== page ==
The New South Wales parliament has rejected a bill that would allow medical cannabis patients to use their prescription to fight drunk driving charges.
The 2020 Road Transport Legislation Amendment Bill was first brought about by Greens Party member, David Shoebridge. The bill would have allowed medical cannabis patients to drive while under the influence of THC, an act that is currently illegal.
Medical cannabis patients in Australia take both CBD and THC, which are compounds of cannabis. Unlike CBD, THC is psychoactive, leading experts at the Australian Drug Foundation to conclude that it causes drivers to experience confused thinking, reduced coordination, blurred vision and hallucinations.
Advocates for medical cannabis patients, like Dr. Karen Hitchcock, have compared using THC medications to driving the morning after having a “few glasses of wine”, although the experience is subjective.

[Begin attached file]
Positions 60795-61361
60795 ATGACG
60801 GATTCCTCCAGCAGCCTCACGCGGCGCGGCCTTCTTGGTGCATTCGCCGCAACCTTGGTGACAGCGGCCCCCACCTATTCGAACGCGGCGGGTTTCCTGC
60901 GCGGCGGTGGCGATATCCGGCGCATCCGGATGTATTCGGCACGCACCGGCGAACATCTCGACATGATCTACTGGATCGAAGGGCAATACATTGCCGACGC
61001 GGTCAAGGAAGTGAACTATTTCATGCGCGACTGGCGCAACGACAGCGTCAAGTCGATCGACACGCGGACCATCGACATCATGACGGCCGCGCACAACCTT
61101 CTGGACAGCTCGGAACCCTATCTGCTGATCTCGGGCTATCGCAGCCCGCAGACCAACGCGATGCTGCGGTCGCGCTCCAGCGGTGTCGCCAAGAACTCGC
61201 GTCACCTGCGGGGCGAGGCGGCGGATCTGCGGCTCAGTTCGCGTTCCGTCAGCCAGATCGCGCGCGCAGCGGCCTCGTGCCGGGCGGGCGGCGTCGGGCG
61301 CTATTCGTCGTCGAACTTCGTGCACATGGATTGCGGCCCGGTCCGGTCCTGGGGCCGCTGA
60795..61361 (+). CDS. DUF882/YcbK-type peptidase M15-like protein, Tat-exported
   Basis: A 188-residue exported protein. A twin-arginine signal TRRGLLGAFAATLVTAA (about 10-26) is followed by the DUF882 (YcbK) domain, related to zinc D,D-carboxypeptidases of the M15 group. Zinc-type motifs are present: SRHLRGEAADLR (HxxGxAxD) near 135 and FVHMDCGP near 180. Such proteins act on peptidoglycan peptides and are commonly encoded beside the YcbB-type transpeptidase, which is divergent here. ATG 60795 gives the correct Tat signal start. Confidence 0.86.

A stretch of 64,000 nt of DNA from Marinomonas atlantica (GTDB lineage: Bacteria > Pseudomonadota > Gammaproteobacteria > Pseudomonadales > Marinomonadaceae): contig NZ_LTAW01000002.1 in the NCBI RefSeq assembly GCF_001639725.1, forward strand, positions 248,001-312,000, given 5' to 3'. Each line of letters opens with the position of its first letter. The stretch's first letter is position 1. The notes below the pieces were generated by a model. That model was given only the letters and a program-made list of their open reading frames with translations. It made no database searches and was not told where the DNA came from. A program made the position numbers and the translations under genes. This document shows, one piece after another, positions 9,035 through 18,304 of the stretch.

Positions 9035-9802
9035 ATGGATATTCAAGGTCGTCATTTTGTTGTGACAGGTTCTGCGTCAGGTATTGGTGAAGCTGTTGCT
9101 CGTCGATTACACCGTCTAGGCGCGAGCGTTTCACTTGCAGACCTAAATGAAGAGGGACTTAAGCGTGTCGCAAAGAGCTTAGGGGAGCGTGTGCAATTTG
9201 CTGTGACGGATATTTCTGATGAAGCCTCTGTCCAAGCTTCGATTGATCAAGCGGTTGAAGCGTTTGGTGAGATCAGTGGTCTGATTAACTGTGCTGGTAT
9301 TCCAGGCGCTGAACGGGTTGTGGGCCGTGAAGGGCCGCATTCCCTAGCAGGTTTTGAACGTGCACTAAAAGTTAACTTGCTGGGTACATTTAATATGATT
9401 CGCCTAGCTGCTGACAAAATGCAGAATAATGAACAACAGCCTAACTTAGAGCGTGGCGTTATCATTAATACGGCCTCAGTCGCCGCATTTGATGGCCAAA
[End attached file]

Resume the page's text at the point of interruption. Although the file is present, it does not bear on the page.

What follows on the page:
In 2019, Dr. Hitchcock told the ABC that NSW’s current driving laws have other unintended effects, as many medical cannabis patients choose to go back to using opioids and valium so they can drive. Opioids currently account for 62% of Australia’s drug-related deaths.
The University of New South Wales’s Professor Iain McGregor is also a supporter of allowing medical cannabis patients to drive with THC in their systems. Professor McGregor works with the university’s Lambert Initiative into Cannabinoid Therapeutics. He was quoted in the same ABC article as saying:
We have to use science to look at impairment and the complex relationship between THC levels in your body and driving performance, rather than just having a very simplistic view.
While NSW parliament has rejected amendments that would allow medical cannabis patients to drive, the fight for the rights of patients is not over yet.
The Victorian parliament is due to consider a similar bill later this year. Read that story here.